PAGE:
Thursday, 15 January 2015
Elizabeth Peters' glorious Amelia Peabody series
Question of the day - how come I, with my long-standing archaeology obsession, didn’t discover Elizabeth Peters and the glorious Amelia Peabody before? (Scratches head). There is an upside to my tardiness, though, as I am halfway through A River in the Sky, and I’ve got that delicious tingly feeling associated with discovering a great book for the first time, and the will to hunt down all the others. And there are a lot of them. That’s a New Year’s Resolution I can stick with.
For those of you who don’t know, A River in the Sky is one of a series of murder mysteries featuring the formidable Egyptologist Amelia Peabody, who reads like a cross between Gertrude Bell and Indiana Jones (you know, if he were female and knew how to speak to servants).
Peabody, as her equally sharp-tongued husband Emerson, calls her, is the matriarch of a decidedly unconventional clan, who glory in such names as Nefret and Ramses. You could, it appears, get away with a lot in 1910 if you were smart and scholarly and adventurous.
The plot begins with the arrival of two guests for tea, an event to cause Peabody some misgivings at the best of times, given Emerson’s taste in acquaintances - 'Arab sheikhs, Nubian brigands, thieves of various nationalities and one or two forgers.' The story stretches from the idyllic Kent countryside to the ancient sites and dusty excavations of Palestine, as Peabody and Emerson attempt to stop a dubious fellow by the name of Morley from embarking on a catastrophic excavation. Meanwhile their son Ramses, also in Palestine, overhears something he shouldn’t.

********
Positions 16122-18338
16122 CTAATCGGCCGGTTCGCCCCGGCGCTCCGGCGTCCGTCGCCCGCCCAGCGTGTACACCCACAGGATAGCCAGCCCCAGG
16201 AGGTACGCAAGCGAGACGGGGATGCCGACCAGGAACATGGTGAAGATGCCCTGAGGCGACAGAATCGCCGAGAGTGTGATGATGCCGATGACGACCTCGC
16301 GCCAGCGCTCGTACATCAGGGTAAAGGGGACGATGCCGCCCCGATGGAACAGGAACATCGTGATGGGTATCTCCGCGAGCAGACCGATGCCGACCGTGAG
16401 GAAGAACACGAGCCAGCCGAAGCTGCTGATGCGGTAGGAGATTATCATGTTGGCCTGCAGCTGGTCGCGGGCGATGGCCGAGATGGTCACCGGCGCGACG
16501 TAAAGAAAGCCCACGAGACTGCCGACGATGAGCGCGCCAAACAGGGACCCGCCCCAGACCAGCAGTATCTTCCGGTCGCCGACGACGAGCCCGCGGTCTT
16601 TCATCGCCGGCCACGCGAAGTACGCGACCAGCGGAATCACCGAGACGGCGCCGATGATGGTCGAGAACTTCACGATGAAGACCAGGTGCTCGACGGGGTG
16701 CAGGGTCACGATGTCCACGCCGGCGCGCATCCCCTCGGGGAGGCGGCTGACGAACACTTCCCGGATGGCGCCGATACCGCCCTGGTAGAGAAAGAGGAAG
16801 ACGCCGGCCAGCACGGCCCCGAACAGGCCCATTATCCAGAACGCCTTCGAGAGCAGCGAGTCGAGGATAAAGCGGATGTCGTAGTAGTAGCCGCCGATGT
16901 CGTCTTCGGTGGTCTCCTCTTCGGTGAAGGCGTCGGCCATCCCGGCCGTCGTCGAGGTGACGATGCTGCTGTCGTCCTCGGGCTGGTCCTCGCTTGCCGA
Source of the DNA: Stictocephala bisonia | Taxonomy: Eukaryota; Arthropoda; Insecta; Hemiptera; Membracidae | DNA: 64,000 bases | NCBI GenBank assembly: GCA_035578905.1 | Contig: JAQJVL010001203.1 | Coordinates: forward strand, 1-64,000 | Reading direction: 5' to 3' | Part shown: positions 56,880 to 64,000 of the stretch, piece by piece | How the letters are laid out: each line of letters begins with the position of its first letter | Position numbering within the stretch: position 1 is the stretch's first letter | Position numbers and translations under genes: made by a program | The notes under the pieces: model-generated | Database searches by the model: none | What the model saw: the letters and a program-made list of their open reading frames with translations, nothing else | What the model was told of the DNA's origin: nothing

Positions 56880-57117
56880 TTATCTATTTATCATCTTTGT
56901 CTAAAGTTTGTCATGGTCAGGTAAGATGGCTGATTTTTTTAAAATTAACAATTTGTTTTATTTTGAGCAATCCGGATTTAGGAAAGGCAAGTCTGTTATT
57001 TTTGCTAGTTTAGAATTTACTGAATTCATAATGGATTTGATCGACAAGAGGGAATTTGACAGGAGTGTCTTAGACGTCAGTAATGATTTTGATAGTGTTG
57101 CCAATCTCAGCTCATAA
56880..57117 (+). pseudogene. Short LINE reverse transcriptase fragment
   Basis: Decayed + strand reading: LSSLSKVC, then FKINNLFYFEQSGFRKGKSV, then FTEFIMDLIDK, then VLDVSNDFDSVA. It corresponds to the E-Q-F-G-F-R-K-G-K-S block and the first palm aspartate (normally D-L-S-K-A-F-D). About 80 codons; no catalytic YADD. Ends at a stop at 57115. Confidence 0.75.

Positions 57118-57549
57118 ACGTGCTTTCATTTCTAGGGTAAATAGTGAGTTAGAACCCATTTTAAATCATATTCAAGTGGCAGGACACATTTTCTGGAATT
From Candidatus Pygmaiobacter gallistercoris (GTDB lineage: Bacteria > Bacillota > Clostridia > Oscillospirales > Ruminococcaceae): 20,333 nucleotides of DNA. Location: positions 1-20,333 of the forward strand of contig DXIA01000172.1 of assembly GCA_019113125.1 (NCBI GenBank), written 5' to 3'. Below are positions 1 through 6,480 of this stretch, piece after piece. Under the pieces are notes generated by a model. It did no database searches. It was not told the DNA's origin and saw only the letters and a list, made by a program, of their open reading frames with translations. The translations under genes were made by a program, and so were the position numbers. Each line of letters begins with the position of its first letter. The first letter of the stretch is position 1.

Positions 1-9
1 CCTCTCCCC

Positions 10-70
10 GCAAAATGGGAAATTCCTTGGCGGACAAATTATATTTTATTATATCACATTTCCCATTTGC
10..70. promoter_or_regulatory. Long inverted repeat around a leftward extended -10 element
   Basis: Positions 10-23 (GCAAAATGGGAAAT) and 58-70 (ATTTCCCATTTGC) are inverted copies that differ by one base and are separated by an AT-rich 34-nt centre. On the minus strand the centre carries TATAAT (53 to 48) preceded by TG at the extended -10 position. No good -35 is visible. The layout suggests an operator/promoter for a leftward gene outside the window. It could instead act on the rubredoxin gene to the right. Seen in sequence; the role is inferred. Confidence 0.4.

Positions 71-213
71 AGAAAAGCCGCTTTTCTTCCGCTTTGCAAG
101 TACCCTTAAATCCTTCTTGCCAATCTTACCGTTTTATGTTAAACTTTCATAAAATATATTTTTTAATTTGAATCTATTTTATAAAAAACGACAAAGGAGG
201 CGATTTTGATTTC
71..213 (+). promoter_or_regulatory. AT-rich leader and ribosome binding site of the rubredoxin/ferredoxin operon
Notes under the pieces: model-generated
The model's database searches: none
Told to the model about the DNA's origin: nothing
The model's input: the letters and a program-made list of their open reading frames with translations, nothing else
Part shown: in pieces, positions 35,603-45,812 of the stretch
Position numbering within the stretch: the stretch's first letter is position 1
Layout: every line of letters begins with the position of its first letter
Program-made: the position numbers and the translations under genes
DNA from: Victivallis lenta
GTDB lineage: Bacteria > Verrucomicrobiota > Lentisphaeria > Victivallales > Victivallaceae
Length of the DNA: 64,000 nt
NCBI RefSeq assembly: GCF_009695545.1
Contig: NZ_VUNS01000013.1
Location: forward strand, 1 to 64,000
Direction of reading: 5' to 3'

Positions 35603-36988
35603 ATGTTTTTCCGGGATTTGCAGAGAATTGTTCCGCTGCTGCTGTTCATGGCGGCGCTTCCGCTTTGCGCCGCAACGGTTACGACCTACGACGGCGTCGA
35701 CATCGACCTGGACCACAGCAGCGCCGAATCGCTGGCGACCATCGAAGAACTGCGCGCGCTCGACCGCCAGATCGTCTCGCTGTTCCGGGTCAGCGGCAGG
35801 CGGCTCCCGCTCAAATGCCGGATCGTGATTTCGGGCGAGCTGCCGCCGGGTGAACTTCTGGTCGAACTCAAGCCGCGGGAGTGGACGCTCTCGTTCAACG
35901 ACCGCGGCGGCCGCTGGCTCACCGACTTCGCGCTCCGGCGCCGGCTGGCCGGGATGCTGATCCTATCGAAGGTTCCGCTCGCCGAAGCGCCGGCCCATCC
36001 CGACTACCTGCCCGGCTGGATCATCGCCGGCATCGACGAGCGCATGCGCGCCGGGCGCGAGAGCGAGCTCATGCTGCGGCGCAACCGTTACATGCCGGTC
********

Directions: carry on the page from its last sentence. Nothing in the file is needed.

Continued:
The book is a delight to read, full of wit and some laugh out loud moments. There are some great descriptions. Mrs Finney, the proprietess of the White Boar, for instance, was “shaped like a cottage loaf, very tight around the middle and very full above and below.” And, so far, I’ve got a soft spot for the biscuit loving Reverend Panagopolous, whose name is, understandably, a challenge, so much so that the other characters take to calling him Reverend Plato.
There is a bittersweet element to the book, given its setting and the weary realisation that not much has changed. Palestine is still in “a dangerously unsettled region” in 2015 as much as it was in 1910.
Published in 2010, A River in the Sky is the last in the series (of 19 books, yay!), and some have criticised it as being not up to the standard of the other books. That is always a danger of a long-running series, I think, but if you’re coming to it as a total newbie, like me, it shouldn’t take you long to be totally absorbed.
So, over to you - what do you think of the Amelia Peabody novels? And do you have any other fun series to recommend? Let me know!